United States District Court, D. Rhode Island
J. McConnell, Jr. United States District Judge
Court sentenced Christian Rufino to fifteen years in prison
for his guilty plea for felon in possession of a firearm, in
violation of 18 U.S.C. § 922(g). Because the Court found
that Mr. Rufino had three prior convictions for violent
felonies, his sentence carried a mandatory minimum of fifteen
years in prison. In Johnson v. United States (Johnson
II), 135 S.Ct. 2551 (2015), the Supreme Court struck
down the residual clause as unconstitutionally vague, and in
Welch v. United States, 136 S.Ct. 1257 (2016), the
Supreme Court made the Johnson //ruling retroactive
on collateral review. Following the Johnson
//ruling, Mr. Rufino moved to correct his sentence pursuant
to 28 U.S.C. § 2255, arguing that he no longer qualifies
as an armed career criminal. (ECF No. 77). The Government
opposes the motion by citing four convictions as predicate
offenses: (1) a 1990 federal conviction for bank robbery, (2)
a 1995 Massachusetts conviction for assault and battery with
a dangerous weapon ("ABDW"), (3) a 1998 conviction
for Massachusetts ABDW, and (4) a 1998 Massachusetts
conviction for armed assault with intent to commit
murder. (ECF No. 80).
two of the four predicate offenses relied upon by the
Government are Massachusetts ABDW, the Court begins with
Massachusetts ABDW. Recently, in United States v.
Tavares, the Court of Appeals for the First Circuit
determined that Massachusetts ABDW is divisible. 843 F.3d 1,
18 (1st Cir. 2016). The Tavares Court, however, left
unanswered whether the reckless form of Massachusetts ABDW
satisfies the force clause. Id., at 18-20.
Accordingly, this Court's ruling in United States v.
Sabetta, No. 00-CR-135-S-PAS, 2016 WL 6157454, at *9
(D.R.I. Oct. 24, 2016)-that a recklessness mens rea does not
satisfy the force clause- remains unmoved. United States
v. Sabetta, No. 0OCR-135-S-PAS, 2016 WL 7174618, at *4
(D.R.I. Dec. 8, 2016). For this reason, the reckless form of
Massachusetts ABDW-based on this Court's analysis-does
not satisfy the force clause.
now stands, there are insufficient Shepard documents to
identify the version of Massachusetts ABDW that formed the
basis for Mr. Rufino's convictions. The grand jury
indictment for the 1998 Massachusetts ABDW conviction states
that Mr. Rufino "did assault and beat one Chad Bonville
by means of a dangerous weapon, to wit: a double edge
knife." (ECF No. 80 at 30). This generic phrasing of the
statute unequivocally fails to identify the form of
Massachusetts ABDW for which Mr. Rufino was convicted.
See United States v. Holloway, 630 F.3d 252, 260
(1st Cir. 2011) ("The statute does not break the offense
down into its various types nor does it provide charging
language specific to those types. Consequently, a sentencing
court may not rely on the generic 'did assault and
beat' charging language to identify which particular
battery offense served as the offense of conviction.").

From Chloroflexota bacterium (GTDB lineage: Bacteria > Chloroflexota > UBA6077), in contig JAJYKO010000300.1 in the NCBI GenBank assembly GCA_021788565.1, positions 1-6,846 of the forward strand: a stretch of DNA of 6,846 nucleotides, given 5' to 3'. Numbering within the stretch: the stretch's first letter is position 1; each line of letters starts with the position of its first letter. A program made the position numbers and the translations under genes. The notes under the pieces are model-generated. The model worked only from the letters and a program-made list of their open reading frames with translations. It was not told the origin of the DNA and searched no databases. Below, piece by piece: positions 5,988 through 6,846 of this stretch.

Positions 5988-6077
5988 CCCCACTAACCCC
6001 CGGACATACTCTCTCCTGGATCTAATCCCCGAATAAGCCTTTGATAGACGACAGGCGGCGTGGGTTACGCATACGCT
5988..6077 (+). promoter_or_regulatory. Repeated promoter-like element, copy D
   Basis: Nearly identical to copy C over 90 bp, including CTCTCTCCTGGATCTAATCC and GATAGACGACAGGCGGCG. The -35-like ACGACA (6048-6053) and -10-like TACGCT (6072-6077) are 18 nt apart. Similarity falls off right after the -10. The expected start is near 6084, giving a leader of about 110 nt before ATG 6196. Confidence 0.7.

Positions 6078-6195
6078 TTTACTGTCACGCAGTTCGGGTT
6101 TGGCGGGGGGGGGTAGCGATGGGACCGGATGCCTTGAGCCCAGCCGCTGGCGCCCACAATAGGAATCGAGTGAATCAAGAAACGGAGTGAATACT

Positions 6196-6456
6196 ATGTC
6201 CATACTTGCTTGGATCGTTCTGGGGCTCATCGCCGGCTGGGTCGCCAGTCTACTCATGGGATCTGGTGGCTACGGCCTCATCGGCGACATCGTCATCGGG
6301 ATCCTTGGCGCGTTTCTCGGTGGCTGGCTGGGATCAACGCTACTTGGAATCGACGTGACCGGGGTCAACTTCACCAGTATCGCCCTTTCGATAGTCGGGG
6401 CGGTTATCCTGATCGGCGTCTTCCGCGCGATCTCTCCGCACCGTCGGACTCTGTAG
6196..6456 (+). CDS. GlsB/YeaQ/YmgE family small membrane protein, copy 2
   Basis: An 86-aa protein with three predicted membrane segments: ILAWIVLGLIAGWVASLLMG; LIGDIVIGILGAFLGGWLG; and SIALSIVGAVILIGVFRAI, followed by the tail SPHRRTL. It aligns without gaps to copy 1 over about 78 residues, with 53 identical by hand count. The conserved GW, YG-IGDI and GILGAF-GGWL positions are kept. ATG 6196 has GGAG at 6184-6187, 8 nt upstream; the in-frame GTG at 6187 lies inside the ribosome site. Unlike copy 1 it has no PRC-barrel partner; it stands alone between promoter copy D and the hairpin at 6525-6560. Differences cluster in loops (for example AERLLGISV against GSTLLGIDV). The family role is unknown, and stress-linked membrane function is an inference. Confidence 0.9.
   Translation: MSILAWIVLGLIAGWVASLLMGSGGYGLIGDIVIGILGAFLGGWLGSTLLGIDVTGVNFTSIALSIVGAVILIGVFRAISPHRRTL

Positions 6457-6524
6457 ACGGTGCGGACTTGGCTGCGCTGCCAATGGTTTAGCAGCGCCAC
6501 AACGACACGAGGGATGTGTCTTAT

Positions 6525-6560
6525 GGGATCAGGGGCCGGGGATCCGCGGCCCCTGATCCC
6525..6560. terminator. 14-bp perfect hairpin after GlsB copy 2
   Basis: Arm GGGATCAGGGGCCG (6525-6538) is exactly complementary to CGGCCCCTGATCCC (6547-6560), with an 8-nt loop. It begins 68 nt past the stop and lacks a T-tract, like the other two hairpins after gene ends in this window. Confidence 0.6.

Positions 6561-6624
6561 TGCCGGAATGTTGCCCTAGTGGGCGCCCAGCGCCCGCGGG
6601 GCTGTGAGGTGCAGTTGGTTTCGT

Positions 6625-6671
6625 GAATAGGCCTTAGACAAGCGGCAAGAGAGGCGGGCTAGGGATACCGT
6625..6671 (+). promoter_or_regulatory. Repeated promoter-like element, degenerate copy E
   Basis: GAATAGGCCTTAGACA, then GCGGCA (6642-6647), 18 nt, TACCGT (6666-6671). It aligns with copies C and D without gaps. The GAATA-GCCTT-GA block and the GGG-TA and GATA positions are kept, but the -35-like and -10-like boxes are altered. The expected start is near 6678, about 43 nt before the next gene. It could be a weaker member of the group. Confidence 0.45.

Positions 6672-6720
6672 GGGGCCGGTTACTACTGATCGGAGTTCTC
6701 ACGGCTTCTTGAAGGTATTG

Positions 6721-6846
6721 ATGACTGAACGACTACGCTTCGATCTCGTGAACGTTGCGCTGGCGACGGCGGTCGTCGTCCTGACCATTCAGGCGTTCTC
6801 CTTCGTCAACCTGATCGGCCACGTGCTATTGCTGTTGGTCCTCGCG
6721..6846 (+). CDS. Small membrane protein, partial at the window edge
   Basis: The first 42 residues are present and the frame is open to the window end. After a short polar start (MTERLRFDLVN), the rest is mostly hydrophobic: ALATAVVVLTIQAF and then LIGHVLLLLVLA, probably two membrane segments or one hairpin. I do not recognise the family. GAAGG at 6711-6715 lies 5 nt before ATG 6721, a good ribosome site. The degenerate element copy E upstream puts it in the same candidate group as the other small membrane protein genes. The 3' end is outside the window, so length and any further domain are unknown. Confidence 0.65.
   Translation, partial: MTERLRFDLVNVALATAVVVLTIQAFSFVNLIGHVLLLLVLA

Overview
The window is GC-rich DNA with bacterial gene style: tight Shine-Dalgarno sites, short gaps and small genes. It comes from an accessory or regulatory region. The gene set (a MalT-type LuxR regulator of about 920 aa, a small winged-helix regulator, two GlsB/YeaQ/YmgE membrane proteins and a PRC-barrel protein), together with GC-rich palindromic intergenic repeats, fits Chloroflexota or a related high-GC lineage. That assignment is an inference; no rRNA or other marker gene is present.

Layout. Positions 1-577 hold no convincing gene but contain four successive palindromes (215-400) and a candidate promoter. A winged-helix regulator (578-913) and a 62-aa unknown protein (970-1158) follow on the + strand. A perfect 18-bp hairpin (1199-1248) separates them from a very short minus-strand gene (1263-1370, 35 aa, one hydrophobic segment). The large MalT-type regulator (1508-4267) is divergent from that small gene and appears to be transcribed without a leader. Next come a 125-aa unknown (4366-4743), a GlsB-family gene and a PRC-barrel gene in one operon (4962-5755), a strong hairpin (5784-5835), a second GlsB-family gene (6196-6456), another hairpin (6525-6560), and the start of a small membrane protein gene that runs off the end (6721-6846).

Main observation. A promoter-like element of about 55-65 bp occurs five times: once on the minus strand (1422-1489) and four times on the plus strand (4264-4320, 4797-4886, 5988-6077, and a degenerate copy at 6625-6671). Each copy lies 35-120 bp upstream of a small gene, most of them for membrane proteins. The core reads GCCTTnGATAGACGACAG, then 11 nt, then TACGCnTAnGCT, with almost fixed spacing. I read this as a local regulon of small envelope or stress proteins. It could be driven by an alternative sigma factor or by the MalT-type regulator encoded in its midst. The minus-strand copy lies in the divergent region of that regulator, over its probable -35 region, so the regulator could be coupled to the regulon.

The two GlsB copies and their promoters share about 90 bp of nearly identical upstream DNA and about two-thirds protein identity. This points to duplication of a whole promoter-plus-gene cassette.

Similarly, the Shepard document produced by the
Government for the 1995 conviction simply recites the offense
name-"ASSAULT & BATTERY BY DANG. WEAPON C265
S15A." (ECF No. 80 at 13).
brings us to the final stop on the decision tree: Whether the
Government or Mr. Rufino has the burden of producing
Shepard documents that prove the form of
Massachusetts ABDW for which Mr. Rufino was convicted. As
stated by many other courts in this circuit, the Government
has the burden of proving that the defendant's conviction
qualifies as a violent felony. E.g., United States v,
Virden, Cr. No. 09-10325-LTS (D. Mass. Feb. 3, 2017)
C'[A]bsent Shepard documents establishing [the
defendant] was convicted of Intentional ABDW, [the defendant]
is not an armed career criminal subject to the fifteen-year
mandatory minimum sentence he currently is serving.");
United States v. Vasquez, No. CR 12-40010-TSH, 2016
WL 5417186, at *1 (D. Mass. Sept. 26, 2016) ("[T]he
government failed to satisfy its burden to establish the
prong under which the Petitioner was previously
convicted."). Indeed, the Tavares Court
remanded "to the district court to allow the
government the opportunity to put forth
Shepard documents that clarify whether [the
defendant's] ABDW conviction was for the intentional or
reckless version of the offense." Tavares, 843
F.3d at 20 (first emphasis added). Because the Government has
failed to prove that Mr. Rufino's convictions were for
the intentional form, the Court finds that Mr. Rufino's
conviction for Massachusetts ABDW do not qualify as violent
Court concludes that the Government did not sustain its
burden of proving that Mr. Rufino's 1995 and 1998
convictions were for the intentional form of Massachusetts
ABDW. Accordingly, Mr. Rufino does not have the requisite
number of offenses for the career-offender classification.
For this reason, the Court intends to grant Mr. Rufino's
2255 petition, vacate his sentence, and resentence him in
accordance with today's order.
 The Government no longer argues that
Mr. Rufino's Maine conviction for conspiracy to commit
robbery and Massachusetts guilty filing for assault with a
dangerous weapon qualify as predicate offenses. (ECF No.
 Shepard v. United States, 544
U.S. 13 (2005).
 The Court also rejects the
Government's assertion that Mr. Rufino procedurally
defaulted his claim, as Mr. Rufino has established both ...